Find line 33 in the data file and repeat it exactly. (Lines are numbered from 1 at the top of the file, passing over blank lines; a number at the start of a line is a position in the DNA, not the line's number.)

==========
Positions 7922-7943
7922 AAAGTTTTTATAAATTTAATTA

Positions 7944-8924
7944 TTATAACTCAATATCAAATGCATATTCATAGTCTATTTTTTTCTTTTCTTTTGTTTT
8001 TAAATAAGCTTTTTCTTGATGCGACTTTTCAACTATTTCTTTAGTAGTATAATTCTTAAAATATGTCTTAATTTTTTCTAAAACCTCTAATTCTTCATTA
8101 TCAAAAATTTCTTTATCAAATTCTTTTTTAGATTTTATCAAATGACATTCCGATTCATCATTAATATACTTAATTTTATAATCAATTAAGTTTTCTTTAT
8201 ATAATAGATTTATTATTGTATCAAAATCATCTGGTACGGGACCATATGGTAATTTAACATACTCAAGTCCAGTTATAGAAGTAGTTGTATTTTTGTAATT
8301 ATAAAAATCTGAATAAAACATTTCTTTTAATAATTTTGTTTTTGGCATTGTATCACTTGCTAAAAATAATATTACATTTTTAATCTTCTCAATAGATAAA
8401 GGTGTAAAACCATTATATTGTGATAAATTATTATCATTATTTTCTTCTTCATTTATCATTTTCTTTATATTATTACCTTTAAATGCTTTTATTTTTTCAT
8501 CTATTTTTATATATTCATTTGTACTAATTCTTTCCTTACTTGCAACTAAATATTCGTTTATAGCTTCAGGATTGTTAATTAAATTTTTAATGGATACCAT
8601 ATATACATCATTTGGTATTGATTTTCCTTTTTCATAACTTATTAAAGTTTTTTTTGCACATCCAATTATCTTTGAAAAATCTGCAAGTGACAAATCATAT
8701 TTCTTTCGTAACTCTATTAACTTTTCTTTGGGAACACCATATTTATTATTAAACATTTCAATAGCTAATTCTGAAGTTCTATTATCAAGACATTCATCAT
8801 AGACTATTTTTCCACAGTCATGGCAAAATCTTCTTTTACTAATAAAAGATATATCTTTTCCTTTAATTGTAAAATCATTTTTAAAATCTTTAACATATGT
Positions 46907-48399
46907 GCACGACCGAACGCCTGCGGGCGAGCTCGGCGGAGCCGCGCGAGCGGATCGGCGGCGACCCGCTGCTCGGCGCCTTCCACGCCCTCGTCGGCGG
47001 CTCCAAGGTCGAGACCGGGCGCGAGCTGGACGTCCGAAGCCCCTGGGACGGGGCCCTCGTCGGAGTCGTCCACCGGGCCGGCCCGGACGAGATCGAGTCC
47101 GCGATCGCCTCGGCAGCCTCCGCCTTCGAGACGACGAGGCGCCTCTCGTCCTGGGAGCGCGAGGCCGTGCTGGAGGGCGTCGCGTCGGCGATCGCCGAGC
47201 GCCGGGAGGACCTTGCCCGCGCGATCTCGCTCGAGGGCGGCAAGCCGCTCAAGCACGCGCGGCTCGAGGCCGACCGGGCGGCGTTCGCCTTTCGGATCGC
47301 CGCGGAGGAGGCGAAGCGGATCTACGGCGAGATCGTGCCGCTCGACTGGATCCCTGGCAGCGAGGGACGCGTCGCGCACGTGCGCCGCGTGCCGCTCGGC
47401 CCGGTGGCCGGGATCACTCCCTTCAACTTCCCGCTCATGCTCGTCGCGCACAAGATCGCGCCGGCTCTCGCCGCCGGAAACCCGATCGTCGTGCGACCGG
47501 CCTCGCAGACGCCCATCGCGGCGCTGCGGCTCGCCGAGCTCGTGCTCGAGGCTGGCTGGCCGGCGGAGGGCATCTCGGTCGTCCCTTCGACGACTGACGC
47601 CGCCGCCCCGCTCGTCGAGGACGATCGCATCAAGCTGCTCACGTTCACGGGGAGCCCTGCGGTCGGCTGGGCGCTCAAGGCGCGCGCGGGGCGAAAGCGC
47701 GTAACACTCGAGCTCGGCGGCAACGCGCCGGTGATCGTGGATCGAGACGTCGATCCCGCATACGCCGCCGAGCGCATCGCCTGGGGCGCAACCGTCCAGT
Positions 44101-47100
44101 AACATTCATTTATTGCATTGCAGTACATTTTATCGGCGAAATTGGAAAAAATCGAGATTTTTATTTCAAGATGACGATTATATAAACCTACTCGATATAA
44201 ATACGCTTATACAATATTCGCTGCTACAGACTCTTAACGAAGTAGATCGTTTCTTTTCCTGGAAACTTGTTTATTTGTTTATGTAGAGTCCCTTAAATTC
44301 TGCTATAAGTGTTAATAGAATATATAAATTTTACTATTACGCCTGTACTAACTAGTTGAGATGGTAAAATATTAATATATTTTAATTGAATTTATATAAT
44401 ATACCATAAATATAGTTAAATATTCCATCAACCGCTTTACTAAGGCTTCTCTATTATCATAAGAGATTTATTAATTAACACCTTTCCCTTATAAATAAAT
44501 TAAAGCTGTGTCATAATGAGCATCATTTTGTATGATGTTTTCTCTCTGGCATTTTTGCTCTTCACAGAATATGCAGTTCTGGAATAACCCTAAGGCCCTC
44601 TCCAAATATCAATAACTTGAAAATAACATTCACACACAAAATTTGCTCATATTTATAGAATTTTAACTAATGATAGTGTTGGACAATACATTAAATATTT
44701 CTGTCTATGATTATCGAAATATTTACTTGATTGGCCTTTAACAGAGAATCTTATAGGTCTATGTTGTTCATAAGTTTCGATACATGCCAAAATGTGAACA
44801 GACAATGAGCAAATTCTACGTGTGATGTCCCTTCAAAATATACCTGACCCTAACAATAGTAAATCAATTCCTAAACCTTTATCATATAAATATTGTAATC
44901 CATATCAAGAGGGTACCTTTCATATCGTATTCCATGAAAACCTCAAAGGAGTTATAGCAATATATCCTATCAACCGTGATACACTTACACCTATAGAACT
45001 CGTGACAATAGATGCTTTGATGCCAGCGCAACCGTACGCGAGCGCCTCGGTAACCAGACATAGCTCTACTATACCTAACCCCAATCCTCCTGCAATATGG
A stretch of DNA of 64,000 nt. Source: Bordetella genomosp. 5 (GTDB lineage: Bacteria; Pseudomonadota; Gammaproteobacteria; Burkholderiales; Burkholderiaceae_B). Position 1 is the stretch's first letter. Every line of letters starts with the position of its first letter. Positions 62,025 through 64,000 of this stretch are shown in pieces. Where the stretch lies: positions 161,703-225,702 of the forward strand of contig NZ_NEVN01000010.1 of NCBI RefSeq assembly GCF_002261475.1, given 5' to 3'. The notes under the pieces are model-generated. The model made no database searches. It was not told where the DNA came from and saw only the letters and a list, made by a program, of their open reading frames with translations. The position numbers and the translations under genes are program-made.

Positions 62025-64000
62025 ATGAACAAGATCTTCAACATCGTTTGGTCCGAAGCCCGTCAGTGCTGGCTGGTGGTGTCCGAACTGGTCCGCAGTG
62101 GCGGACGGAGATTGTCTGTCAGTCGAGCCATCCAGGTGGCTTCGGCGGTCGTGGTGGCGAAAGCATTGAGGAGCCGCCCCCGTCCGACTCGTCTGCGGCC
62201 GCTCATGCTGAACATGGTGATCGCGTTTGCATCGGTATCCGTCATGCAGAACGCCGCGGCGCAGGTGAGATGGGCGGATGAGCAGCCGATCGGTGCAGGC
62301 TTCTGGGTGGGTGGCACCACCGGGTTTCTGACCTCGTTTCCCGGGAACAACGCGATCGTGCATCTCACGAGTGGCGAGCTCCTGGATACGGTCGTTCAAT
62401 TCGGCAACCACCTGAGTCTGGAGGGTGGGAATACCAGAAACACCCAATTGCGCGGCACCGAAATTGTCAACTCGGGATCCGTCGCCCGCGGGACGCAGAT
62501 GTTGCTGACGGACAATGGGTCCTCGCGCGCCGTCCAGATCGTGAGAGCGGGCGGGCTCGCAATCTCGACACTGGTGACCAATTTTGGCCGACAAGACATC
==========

44901 CATATCAAGAGGGTACCTTTCATATCGTATTCCATGAAAACCTCAAAGGAGTTATAGCAATATATCCTATCAACCGTGATACACTTACACCTATAGAACT